Labs In Court

A roundup of recent cases and enforcement actions involving the diagnostics industry

Whistleblower Lawsuit Can’t Start Until Criminal Investigation Ends

 Case: Two former MedComp Laboratory Sciences employees filed a whistleblower lawsuit accusing the lab of concocting an elaborate scheme to pay kickbacks to a group of 61 physicians in exchange for sending Medicare patient urine samples to a sham reference lab for testing. As it happened, MedComp’s alleged scheme was also the subject of a federal criminal investigation. So, MedComp asked the Louisiana federal court to “stay,” i.e., delay the whistleblower case until the criminal matter resolved. And that’s just what the court did.

Significance: Courts can but don’t have to stay civil proceedings when the defendant faces criminal charges involving the same conduct. The court cited the following factors in deciding to exercise that discretion in this case:

  • The whistleblower suit and criminal investigation involved the same issues;
  • Even though nobody had been indicted, the investigation was still active; and
  • Sure, the whistleblowers wanted a quick resolution, but letting the case proceed could force the defendants to invoke their fifth amendment rights against self-incrimination, which would serve only to delay the case.

[United States ex rel. Bruno v. Schaeffer, 2020 U.S. Dist. LEXIS 72603]

 Feds Arrest Ring Leaders of Alleged COVID-19 False Testing Scheme

 Case: Starting in October 2018, a small clique in Georgia made a pretty nice living by gaming Medicare for cancer genetic (CGX) testing. After persuading patients to complete genetic test kits and supply their doctor’s name, they’d get doctors’ orders for CGX testing by paying kickbacks to co-conspirators at telemedicine companies.In February 2020, the group pivoted to cash in on a new and exciting opportunity: COVID-19 testing. The deal: Payment of per-test kickbacks on COVID-19 tests; to jack up profits, they also insisted that COVID-19 tests be bundled with Respiratory Pathogen Panel (RPP) commanding a four-times higher reimbursement rate.

Significance: This may be one of the first enforcement actions targeting a fraudulent COVID-19 billing scam but it will certainly not be the last. That’s because COVID-19 fraud has become big business. On March 23, the OIG sounded the alarm on the consumer side by warning patients warning consumers of scammers seeking to exploit “unsuspecting patients” by offering bogus COVID-19 tests and treatments in exchange for personal information such as Medicare numbers (See LCA, March 30, 2020). Of course, it was only a matter of time before the feds focused on the billing arrangements downstream.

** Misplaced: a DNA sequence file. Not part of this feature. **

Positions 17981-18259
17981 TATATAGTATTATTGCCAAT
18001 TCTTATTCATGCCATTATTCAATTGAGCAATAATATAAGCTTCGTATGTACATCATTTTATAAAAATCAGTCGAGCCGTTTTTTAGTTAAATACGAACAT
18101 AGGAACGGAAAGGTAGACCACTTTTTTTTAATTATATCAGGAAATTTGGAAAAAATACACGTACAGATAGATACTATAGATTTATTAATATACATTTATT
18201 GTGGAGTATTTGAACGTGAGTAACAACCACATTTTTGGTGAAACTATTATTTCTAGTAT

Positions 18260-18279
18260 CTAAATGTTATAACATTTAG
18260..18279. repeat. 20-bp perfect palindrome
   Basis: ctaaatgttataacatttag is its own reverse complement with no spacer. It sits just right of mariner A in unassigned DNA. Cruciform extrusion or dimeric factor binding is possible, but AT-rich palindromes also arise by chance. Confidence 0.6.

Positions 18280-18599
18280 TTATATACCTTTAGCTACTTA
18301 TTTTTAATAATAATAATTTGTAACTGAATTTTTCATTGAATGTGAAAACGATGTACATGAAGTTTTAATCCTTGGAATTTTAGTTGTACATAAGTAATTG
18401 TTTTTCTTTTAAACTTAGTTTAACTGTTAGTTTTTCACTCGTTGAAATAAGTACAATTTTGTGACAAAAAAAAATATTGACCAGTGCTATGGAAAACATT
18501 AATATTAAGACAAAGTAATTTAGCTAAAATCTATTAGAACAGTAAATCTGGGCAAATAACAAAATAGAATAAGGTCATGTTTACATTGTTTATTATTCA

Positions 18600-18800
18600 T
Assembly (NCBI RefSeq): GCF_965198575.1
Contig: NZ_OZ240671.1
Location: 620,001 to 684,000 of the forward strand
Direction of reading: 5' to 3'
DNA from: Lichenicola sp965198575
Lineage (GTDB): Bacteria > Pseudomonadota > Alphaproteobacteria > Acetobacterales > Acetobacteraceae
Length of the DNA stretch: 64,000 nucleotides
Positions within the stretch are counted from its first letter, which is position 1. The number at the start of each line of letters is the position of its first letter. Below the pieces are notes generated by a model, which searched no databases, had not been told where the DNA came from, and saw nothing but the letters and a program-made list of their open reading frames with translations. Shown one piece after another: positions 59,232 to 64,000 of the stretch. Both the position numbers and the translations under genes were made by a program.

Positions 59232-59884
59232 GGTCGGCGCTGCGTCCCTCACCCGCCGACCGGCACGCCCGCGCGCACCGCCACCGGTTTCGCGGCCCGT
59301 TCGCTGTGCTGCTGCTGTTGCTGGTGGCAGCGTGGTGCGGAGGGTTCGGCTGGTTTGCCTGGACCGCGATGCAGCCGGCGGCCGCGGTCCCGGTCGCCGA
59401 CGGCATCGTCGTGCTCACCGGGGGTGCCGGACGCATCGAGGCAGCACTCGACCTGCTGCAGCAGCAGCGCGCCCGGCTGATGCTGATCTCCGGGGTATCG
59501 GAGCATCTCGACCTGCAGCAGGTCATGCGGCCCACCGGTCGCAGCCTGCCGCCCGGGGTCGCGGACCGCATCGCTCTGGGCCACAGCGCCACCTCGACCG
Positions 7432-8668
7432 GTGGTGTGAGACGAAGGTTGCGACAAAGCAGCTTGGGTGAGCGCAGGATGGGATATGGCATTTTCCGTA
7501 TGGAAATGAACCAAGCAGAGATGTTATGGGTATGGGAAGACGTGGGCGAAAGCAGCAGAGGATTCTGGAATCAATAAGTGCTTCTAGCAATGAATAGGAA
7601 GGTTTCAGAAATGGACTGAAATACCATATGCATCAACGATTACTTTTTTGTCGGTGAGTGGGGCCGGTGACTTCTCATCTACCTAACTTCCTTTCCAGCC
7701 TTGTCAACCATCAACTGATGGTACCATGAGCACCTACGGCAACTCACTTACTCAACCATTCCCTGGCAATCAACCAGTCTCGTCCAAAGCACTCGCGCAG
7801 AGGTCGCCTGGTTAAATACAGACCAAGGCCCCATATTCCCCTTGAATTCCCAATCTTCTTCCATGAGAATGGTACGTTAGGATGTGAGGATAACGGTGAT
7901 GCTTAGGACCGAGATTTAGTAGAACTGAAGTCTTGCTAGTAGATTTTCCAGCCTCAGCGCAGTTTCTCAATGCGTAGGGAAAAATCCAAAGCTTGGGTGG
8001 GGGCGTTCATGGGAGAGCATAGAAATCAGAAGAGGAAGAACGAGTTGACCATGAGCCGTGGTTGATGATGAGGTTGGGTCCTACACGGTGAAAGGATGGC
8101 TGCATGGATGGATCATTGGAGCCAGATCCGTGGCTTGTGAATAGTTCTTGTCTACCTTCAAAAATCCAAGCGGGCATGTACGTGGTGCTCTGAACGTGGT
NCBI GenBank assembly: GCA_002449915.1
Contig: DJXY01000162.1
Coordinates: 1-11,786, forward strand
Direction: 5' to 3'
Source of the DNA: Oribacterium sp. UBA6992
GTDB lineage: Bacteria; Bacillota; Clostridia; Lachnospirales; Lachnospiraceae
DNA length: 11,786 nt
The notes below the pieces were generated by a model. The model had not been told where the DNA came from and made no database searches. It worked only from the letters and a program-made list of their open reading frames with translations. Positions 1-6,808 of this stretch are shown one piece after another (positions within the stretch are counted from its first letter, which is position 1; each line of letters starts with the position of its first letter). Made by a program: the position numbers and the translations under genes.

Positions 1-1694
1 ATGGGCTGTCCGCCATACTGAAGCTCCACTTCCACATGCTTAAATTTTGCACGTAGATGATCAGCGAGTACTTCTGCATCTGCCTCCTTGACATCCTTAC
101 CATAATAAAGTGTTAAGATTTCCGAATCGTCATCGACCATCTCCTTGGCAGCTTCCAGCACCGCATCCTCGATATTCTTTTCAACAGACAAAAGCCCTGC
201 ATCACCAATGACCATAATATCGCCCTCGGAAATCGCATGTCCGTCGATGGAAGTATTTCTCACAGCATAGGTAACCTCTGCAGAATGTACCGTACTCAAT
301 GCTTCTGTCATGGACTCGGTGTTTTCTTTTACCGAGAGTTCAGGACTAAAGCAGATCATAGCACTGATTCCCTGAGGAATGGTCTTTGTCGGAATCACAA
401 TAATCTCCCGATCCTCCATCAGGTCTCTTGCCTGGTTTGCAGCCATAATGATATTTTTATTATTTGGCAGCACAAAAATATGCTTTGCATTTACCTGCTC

Lab Fires Microbiology Department Manager for Poor Performance, Not Age

 Case: A 65-year-old manager claimed LabCorp fired her because of her age; LabCorp contended that she was terminated for poor performance and cited detailed metrics documenting the continued failure of the microbiology department she ran to meet LabCorp performance metrics. But the federal district court didn’t buy it and tossed the manager’s Age Discrimination in Employment Act lawsuit for lack of hard evidence that age in any way factored into the termination decision.

Significance: Circumstantial evidence may be enough for a plaintiff claiming age discrimination to survive a motion to dismiss and win the opportunity to go to trial. And the manager in this case had one piece of circumstantial evidence that, at least on first blush, looked pretty powerful: the fact that two younger managers didn’t get terminated even though the departments they ran also missed their performance metrics targets. But upon closer examination, the smoking gun proved far less. The first younger manager was stripped of her responsibilities for running the department and the only reason she didn’t lose her job was that she had a previous assignment with a different LabCorp lab that she could resume after being demoted. As for the second manager with the inadequate productivity metrics, he understood that the handwriting was on the wall and resigned by email in the middle of the night before the ax could fall [Henderson v. Lab. Corp. of Am. Holdings, 2020 U.S. Dist. LEXIS 84732].

Pain Clinic, Owner Settle Kickback and False Claims Charges for $1.35 Million

 Case: A Wisconsin pain management and its owner agreed to shell out $1.35 million to settle charges of accepting kickbacks from a urine drug testing lab in exchange for ordering medically unnecessary tests for Medicare and Medicaid patients under an illegal arrangement that lasted five years and generated thousands of referrals.

Significance: Making the settlement that much harsher is its staying power. Both defendants had enter into an Integrity Agreement with the OIG and agree to make contingent future payments over the next five years based on specific financial criteria.

 

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